Doc ‘Whaam! Blam! Roy Lichtenstein and the Art of Appropriation’ Due on Digital March 21, DVD April 25 From Virgil

The documentary Whaam! Blam! Roy Lichtenstein and the Art of Appropriation will be released for digital rental (VOD) and digital purchase March 21, and on DVD April 25 from Virgil Films.

Roy Lichtenstein is considered to be one of the greatest artists of the 20th Century. Along with Andy Warhol, he created the Pop Art movement by appropriating items from modern American culture and incorporating them into art that found favor and acclaim in the galleries and inner echelons of the art world. Warhol’s appropriation of the Campbell’s soup can — taking it from the shelves of our grocery stores and elevating it into a piece of fine art — is the most remembered icon of this era. Lichtenstein sought to do the same, choosing to take what was then considered the tactless “low art” of the masses — comic books — and elevating the form into “high art” for the galleries of Manhattan and a more “sophisticated” audience. But unlike the Campbell’s soup can, the comic art appropriated by Lichtenstein was created by comic illustrators who also considered themselves artists, and they were not pleased by the unauthorized acquisition of their work by Lichtenstein.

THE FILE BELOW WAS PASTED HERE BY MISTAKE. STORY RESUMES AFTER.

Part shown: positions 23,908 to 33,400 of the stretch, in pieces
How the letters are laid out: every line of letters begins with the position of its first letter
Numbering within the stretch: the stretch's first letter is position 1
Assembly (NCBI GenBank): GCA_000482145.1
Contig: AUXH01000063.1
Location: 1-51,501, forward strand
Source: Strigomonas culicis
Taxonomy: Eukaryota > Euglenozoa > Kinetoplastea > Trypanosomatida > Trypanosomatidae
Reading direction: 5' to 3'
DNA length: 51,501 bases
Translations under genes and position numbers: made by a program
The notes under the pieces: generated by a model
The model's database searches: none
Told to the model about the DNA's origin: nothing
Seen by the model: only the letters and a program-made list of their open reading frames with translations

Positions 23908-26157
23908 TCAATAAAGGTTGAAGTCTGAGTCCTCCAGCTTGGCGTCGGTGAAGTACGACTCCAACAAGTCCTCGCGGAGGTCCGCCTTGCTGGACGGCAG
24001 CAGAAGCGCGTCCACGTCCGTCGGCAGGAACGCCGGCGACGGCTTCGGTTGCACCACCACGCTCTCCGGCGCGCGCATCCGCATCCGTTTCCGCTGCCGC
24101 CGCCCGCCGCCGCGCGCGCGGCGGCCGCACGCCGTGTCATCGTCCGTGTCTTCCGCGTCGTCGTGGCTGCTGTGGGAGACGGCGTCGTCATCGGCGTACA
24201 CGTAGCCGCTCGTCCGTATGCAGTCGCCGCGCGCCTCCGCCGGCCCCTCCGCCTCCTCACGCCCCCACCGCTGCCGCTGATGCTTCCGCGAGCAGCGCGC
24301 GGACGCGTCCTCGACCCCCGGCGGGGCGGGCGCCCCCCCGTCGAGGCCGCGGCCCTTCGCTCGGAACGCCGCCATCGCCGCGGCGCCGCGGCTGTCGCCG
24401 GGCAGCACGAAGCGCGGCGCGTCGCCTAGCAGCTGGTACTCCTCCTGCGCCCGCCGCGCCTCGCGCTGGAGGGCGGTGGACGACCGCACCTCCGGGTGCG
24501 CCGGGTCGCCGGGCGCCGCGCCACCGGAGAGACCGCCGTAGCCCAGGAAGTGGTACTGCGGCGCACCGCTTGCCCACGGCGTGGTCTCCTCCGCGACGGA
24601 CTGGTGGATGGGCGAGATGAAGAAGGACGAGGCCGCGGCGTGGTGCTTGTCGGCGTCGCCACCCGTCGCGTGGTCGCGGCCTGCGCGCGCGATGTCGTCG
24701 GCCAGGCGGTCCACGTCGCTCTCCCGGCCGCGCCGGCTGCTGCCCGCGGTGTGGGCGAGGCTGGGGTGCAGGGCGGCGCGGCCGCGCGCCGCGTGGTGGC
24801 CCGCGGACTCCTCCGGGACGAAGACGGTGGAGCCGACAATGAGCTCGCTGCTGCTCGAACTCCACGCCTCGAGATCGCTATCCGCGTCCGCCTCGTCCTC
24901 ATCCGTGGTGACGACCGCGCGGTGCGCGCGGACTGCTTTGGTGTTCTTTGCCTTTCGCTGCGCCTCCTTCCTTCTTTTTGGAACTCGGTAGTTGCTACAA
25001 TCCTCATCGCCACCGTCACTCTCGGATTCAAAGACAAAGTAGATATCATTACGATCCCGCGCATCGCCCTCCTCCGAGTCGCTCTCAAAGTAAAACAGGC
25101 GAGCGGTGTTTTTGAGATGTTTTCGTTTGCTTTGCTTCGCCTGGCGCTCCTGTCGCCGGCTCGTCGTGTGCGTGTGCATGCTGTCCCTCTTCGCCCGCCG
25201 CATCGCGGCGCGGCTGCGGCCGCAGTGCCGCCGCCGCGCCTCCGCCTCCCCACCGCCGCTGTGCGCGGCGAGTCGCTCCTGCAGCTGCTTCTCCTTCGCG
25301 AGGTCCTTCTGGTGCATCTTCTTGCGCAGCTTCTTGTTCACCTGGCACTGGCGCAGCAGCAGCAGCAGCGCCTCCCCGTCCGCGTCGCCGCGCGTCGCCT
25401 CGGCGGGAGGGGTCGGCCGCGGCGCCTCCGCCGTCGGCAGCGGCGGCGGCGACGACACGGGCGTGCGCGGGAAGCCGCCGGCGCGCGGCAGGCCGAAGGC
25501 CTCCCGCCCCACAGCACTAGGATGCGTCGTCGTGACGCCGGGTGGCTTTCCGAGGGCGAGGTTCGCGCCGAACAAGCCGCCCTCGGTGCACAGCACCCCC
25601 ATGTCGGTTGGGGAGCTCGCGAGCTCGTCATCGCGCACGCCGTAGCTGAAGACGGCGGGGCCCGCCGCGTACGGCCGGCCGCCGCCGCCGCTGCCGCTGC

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Whaam! Blam! Roy Lichtenstein and the Art of Appropriation (with a title that’s based upon two of Lichtenstein’s most famous paintings — Whaam! and Blam) offers a balanced analysis of Lichtenstein and features both advocates and critics of his work. Proponents enthusiastically defend him and argue he did nothing wrong and created unique, original, stunning art that provides worthy commentary about the American condition during the 20th Century. Then conversely, critics stand behind the original artists like Hy Eisman, Russ Heath, and the more than 30 other comic artists appropriated by the painter and argue that these original sources have been cheated of their work, recognition and compensation.

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